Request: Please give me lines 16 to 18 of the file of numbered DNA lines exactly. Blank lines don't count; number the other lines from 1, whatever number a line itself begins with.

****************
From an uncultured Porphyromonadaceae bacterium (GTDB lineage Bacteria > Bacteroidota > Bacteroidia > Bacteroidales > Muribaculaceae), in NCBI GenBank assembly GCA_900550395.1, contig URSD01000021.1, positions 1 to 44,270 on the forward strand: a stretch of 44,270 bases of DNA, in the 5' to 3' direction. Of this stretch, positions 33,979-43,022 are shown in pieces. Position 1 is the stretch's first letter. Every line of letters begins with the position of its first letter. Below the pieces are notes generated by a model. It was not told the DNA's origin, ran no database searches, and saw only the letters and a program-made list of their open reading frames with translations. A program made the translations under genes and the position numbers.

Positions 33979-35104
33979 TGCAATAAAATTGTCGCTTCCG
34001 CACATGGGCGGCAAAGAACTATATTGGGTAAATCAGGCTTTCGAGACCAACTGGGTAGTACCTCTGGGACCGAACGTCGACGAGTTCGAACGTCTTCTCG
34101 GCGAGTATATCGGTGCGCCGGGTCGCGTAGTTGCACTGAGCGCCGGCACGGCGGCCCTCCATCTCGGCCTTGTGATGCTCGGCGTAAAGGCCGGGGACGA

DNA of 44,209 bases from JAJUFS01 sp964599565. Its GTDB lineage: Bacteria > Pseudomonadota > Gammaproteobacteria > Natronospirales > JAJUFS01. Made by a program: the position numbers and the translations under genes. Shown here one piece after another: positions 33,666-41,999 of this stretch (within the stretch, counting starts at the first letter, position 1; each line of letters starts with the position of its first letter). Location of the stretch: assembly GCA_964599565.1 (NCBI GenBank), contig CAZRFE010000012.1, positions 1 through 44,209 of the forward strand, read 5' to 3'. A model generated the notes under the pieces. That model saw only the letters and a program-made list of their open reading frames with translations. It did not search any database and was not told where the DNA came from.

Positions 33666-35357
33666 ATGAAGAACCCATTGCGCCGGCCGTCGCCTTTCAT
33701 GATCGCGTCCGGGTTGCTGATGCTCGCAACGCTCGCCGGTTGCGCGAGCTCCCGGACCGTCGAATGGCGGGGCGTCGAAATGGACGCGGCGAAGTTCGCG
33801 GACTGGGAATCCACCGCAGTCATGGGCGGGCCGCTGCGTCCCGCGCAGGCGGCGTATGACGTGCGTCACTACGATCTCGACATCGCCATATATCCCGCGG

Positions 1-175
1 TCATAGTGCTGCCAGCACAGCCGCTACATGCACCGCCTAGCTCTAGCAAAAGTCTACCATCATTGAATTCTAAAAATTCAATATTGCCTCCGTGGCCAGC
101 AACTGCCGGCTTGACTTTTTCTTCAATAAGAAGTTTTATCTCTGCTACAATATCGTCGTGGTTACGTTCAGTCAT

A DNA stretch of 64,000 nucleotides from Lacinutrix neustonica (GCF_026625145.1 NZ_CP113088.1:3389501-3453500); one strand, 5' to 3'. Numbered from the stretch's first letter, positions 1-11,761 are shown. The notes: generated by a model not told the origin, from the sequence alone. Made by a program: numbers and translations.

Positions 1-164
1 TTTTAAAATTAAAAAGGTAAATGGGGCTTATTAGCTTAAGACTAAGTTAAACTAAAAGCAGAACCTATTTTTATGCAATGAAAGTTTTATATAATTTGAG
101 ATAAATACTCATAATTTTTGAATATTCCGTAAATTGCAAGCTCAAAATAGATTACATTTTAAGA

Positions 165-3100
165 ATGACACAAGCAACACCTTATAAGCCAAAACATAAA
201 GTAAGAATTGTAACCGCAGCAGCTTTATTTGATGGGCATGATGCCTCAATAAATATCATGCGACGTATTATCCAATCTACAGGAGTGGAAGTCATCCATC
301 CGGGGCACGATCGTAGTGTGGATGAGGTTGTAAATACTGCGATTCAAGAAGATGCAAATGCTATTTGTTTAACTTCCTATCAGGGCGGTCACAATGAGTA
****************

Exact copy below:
1 TTTTAAAATTAAAAAGGTAAATGGGGCTTATTAGCTTAAGACTAAGTTAAACTAAAAGCAGAACCTATTTTTATGCAATGAAAGTTTTATATAATTTGAG
101 ATAAATACTCATAATTTTTGAATATTCCGTAAATTGCAAGCTCAAAATAGATTACATTTTAAGA

Positions 165-3100